Relationship Advice from a Charlotte, NC Therapist

See short video regarding appreciation in Relationships:

What’s a relationship if it isn’t with it’s up’s and downs? Right… Well, when we get into a relationship with someone, the plan is to be in love and loved. Yet because of miscommunication and different values and upbringings, we have conflict.

How can we keep love alive? Appreciation. This small thing can go such a long way. The definition of appreciation is the recognition and enjoyment of the good qualities of someone or something. You might ask, “Why do I need to communicate this, shouldn’t they know I appreciate them?” While this is the case for some others like to hear those words of affirmation. According to Amie Gordon and others study  “When people experience gratitude in their relationships, they feel closer to romantic partners and more satisfied with their relationships” (Algoe et al., 2010; Gordon et al., 2011).

The act of showing gratitude and appreciation for the other individual can promote a long and healthy relationship. How can you show appreciation?

The point is to notice your partner. Say they hate doing the dishes but decided to take care of them anyways. That’s a chance to say, “Hey, thanks for doing the dishes.” It seems straightforward, but when we get into a rhythm of work, eat, sleep, clean, repeat whatever it may be, we skip the process of appreciation.

Loving someone else means not just being able to say “I love you” it’s about enjoying their time, enjoying the piece that they can offer in the relationship, showing you care for them through various forms of love languages. And if you don’t know your love language, you can find out on this website: The 5 love languages are an excellent start at learning how to show your partner love so that they can feel understood and accepted.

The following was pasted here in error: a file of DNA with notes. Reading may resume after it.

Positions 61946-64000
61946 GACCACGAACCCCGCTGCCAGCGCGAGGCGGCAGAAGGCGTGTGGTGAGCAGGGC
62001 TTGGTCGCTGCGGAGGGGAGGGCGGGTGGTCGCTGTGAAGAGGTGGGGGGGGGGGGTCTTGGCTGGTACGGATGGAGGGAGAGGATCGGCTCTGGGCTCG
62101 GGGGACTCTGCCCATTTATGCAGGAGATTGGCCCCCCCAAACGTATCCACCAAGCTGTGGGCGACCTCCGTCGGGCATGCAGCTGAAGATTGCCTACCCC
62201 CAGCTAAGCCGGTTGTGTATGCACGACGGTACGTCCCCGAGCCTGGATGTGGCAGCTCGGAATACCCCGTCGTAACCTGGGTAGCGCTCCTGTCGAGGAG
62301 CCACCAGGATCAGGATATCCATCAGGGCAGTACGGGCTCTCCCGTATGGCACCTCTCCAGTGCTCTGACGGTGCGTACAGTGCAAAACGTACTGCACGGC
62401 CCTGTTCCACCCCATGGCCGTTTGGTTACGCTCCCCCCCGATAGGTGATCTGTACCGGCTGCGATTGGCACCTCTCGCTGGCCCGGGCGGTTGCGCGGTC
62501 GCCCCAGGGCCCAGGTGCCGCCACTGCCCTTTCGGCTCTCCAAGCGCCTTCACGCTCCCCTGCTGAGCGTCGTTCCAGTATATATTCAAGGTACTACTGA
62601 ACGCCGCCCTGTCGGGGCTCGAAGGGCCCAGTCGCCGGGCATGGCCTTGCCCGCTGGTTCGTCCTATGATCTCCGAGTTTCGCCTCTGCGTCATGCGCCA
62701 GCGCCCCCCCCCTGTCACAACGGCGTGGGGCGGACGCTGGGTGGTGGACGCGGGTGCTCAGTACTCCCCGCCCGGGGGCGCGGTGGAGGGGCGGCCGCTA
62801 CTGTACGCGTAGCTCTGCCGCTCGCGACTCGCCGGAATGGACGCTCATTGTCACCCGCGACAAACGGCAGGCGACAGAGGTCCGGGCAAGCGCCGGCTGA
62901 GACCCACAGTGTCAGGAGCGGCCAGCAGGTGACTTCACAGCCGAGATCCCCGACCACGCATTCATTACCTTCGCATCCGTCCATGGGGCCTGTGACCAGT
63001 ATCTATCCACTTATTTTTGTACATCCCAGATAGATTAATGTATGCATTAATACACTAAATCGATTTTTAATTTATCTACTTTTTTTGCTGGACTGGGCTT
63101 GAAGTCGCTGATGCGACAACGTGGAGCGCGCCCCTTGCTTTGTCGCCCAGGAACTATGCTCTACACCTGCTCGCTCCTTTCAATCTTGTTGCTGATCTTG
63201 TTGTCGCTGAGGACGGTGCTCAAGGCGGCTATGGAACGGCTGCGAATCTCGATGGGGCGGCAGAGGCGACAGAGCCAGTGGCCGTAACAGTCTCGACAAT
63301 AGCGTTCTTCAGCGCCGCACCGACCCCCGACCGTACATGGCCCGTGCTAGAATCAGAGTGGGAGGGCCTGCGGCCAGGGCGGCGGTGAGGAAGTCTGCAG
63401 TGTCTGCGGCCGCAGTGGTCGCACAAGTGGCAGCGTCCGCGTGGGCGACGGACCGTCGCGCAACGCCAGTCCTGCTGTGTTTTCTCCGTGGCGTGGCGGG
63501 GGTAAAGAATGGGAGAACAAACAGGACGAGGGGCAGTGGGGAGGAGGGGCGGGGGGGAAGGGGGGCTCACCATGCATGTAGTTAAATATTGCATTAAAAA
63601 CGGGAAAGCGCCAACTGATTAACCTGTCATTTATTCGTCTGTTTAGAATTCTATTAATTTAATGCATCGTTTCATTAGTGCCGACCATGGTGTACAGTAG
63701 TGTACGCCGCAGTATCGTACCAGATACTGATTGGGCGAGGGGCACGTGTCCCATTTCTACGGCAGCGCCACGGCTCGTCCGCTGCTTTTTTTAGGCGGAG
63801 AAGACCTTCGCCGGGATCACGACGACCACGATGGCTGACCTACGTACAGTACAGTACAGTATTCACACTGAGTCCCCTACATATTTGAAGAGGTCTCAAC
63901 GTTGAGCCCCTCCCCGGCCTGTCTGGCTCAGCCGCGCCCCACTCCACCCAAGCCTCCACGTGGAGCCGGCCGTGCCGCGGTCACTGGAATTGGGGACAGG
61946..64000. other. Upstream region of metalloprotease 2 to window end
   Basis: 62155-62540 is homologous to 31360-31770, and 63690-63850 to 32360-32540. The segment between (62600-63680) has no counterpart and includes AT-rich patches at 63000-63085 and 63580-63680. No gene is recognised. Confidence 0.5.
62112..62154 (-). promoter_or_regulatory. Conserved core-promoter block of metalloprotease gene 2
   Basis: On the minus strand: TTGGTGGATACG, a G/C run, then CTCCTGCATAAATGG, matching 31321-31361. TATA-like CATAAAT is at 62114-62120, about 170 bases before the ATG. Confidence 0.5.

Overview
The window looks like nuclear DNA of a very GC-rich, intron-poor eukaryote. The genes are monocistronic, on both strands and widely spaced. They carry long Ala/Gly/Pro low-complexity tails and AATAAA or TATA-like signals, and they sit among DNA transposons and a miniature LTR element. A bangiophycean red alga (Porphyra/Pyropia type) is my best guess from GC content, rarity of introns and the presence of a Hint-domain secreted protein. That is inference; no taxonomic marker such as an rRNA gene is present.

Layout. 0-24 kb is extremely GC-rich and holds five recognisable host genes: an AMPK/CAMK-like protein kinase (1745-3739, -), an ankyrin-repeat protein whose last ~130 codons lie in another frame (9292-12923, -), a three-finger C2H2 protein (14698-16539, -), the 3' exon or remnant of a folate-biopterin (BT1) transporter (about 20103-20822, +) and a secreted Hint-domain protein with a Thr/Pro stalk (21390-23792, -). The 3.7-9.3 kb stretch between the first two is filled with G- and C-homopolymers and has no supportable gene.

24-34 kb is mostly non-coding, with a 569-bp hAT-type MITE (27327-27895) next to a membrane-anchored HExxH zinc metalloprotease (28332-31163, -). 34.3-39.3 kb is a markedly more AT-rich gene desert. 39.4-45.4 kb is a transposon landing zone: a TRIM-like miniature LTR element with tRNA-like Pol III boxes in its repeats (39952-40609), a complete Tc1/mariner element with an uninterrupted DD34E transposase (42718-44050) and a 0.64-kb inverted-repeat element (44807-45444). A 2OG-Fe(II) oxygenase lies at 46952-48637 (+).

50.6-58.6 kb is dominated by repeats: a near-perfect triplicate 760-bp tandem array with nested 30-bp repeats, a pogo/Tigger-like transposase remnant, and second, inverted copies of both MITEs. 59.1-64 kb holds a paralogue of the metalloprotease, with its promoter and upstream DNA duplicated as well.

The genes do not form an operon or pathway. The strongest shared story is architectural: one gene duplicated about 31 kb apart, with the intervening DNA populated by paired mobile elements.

The last important piece is to have appreciation and gratitude for yourself. If you find that this is lacking in your relationship frequently, self-love is the culprit. Loving your true self, which only your close friends and family may know, is the way to let others into your heart. This self-love generates a warmness and kindness that spreads and grows.

To create a happy and healthy relationship, it takes work and communication. Starting with appreciation by noticing your partner, understanding their love language, and loving yourself in the process are all great ways to be available to love. If you find that additional resentment or events have caused damage to the relationship, reach out to a mental health professional for support. If you’re in the Charlotte area, check out and schedule an appointment with me, Jasmine Colegrove, today!


Gordon, A. M., Impett, E. A., Kogan, A., Oveis, C., & Keltner, D. (2012). To have and to hold: Gratitude promotes relationship maintenance in intimate bonds. Journal of Personality and Social Psychology, 103(2), 257-274. doi:10.1037/a0028723

Moody, G. P. (2020, April 24). Quizzes. Retrieved from